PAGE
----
The Uncanny Valley: Why are there ads on Springfield buses asking, ‘Do you know who murdered me’?

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Buses are big and so are the advertisements they often host — that’s no surprise. What is jolting, however, is when the typical music or beverage ad is replaced with a giant placard offering a $50,000 reward for information regarding an unsolved murder from 2013.

According to the Hampden County District Attorney’s office, there are more than 60 unsolved Hampden County murders dating back to 2000. Some victims on this list will likely never see their killers behind bars. But someone is throwing down serious cash and time to bring Brandon Sparks’ murderer to justice.

Sparks, 29, was killed on April 10, 2013 when he was shot multiple times through the window of his car while driving down Kent Road in Springfield. Because drugs were found in the vehicle and Sparks nearly died in a previous shooting — he was shot five times in a 2009 incident that claimed his friend Hassan Duncan — officials at the time said they suspected Sparks’ death was drug related. Both deaths remain on the Hampden County District Attorney’s unsolved list.

Ads offering the hefty reward began cropping up in June — more than two years after the murder — and whoever is offering the reward clearly wishes to remain anonymous. The ad offers no personal contact information, though it promises — under the heading “terms of agreement” — that anyone “to provide evidential information leading to the arrest and conviction of the murderer” will be duly compensated. The poster offers four different means of sharing such information — Crime Stoppers, local police, FBI, and Tipsoft — alongside a note that reads “anyone to provide information will be kept anonymous.”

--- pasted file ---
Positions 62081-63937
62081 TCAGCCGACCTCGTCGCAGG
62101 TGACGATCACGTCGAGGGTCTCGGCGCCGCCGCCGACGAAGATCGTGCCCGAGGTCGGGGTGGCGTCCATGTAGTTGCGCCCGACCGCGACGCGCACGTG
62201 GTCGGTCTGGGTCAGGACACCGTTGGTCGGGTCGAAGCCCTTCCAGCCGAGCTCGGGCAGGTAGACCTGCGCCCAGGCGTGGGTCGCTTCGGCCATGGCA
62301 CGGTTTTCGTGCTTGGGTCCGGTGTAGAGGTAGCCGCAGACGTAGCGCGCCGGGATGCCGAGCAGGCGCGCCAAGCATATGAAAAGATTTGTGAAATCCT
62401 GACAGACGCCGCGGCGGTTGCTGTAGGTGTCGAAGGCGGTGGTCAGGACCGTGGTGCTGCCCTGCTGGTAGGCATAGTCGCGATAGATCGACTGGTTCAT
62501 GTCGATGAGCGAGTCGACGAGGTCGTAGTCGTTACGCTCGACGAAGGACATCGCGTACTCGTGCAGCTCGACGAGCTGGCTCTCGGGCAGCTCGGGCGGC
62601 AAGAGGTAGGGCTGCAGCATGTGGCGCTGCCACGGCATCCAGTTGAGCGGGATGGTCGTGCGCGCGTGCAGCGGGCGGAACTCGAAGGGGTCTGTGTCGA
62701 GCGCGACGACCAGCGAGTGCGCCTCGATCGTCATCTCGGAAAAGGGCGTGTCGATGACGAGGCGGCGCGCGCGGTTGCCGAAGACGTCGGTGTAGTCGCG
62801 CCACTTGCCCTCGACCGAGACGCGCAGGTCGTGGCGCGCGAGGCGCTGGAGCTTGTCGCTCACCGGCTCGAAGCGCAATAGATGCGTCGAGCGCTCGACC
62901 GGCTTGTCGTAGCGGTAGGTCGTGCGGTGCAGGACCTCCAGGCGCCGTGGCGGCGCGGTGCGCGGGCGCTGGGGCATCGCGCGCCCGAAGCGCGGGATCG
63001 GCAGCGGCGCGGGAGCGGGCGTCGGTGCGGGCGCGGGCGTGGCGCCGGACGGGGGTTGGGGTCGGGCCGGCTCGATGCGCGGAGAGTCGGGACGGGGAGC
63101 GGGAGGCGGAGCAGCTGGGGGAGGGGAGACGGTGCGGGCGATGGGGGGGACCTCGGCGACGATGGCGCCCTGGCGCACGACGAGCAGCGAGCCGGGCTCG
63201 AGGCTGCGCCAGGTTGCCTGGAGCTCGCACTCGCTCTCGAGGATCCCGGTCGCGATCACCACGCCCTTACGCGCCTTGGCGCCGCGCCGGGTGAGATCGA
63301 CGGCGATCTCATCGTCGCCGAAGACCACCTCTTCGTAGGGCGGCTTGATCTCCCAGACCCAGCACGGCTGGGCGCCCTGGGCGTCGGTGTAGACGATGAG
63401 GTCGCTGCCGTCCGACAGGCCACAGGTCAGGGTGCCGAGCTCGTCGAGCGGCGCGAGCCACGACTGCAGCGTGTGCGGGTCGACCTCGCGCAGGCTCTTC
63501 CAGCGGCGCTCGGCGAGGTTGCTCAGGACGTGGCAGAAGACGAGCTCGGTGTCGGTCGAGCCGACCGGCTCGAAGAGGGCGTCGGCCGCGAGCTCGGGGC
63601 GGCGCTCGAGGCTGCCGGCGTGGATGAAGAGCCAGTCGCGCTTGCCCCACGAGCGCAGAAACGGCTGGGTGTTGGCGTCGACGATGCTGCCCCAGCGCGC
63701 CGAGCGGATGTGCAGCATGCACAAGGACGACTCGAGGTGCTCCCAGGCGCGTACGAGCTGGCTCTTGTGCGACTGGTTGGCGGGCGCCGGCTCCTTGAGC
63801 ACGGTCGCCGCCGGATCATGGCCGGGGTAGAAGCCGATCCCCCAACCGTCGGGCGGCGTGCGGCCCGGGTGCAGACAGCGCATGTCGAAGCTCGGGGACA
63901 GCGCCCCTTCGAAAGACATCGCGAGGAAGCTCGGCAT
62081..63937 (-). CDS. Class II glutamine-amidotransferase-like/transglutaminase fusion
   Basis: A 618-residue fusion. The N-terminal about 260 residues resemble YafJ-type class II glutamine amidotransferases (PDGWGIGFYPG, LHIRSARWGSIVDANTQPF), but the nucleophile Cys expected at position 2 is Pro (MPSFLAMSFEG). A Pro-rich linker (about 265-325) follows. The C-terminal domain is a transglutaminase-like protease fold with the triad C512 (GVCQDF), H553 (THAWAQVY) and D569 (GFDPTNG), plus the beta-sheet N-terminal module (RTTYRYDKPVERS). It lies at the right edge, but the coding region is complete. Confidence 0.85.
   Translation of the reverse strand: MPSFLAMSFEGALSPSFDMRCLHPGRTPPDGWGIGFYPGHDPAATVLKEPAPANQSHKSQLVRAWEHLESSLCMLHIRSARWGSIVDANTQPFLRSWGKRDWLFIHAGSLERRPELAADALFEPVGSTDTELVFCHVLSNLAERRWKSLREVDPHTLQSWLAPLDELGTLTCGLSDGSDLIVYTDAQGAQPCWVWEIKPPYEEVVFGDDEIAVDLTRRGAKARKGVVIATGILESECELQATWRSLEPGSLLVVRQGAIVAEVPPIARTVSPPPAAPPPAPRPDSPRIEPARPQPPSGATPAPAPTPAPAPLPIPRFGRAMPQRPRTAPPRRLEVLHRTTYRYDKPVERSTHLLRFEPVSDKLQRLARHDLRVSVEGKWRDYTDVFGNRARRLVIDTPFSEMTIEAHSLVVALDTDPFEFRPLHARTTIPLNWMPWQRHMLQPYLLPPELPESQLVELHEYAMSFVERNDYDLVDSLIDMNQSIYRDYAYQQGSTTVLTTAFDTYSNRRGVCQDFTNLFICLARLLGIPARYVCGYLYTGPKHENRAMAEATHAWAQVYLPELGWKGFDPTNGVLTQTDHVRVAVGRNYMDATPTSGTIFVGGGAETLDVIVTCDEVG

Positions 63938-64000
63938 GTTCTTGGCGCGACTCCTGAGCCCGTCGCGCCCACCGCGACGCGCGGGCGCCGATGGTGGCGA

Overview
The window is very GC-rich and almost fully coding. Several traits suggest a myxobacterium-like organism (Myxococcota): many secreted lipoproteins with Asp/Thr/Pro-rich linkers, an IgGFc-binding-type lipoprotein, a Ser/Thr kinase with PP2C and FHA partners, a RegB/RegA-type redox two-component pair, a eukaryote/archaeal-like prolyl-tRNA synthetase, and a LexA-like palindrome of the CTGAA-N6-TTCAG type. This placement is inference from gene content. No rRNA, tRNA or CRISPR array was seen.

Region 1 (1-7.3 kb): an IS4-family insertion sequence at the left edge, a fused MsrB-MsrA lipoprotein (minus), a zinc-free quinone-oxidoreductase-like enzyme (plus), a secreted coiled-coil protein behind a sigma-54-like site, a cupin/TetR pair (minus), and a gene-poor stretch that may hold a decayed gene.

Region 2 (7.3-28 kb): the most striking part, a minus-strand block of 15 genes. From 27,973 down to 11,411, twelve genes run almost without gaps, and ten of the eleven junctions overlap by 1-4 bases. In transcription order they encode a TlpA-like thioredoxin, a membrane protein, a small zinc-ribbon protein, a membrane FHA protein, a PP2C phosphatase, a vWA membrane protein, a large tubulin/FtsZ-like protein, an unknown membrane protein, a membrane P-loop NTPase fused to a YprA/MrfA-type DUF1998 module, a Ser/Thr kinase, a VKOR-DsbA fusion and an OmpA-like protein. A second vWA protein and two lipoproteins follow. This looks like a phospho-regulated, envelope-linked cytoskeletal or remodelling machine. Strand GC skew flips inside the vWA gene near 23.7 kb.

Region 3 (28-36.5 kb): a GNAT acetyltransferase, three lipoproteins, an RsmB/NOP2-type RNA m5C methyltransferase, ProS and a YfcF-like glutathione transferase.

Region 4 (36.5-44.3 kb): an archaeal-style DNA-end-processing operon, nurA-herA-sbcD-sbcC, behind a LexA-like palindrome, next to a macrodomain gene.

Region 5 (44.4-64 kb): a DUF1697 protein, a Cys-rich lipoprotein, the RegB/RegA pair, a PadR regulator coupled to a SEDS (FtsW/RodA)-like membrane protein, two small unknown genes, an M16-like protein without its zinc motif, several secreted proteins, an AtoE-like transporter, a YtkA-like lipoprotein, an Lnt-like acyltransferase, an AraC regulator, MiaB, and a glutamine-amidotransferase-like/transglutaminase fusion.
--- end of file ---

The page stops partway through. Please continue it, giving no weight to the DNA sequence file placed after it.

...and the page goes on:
In addition to PVTA buses, the ads are popping up on social media accounts that appear to have been created for the sole purpose of circulating the ad. The Facebook, Twitter and Myspace pages — all under the name, Chauncy Brookdale, save for the @Chauncybrook twitter handle — are dedicated entirely to posts sharing the ad, often embedded with two locally filmed hip-hop videos.

The name Chauncy Brookdale does not appear in any online people searches. Messages sent to the social media accounts went answered, as did requests for information forwarded to “the advertiser” by PVTA. Messages relayed through the videographer responsible for the two music videos on the accounts also yielded no responses.

The Facebook and Twitter accounts appear to have been started in April and May and Chauncey and Brookdale are the names of two Springfield streets not far from where Sparks’ was murdered.

The person behind the accounts offers no words to go along with the posts, but it seems the music videos and the reward offerings are somehow related. Each post is tagged with a different location — most frequently Springfield, Puerto Rico, New York City, and North Carolina — and often all on the same day. Additionally, a post dated April 8, 2014 under the Brookdale name features the same ad, though the reward amount is $10,000.

The victim’s father, Leroy Sparks, says he’s not “at liberty to discuss” where the ads came from and who’s putting up the money, though he’s excited at the prospect of new information coming to light. He says that he and the Sparks family have their suspicions about who committed the crime.•

Contact Amanda Drane at adrane@valleyadvocate.com

Amanda Drane

Author: Amanda Drane

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  • Justina Manarite

    I don’t think it really matters who is offering the reward. . All that matters is that this man’s family gets justice!

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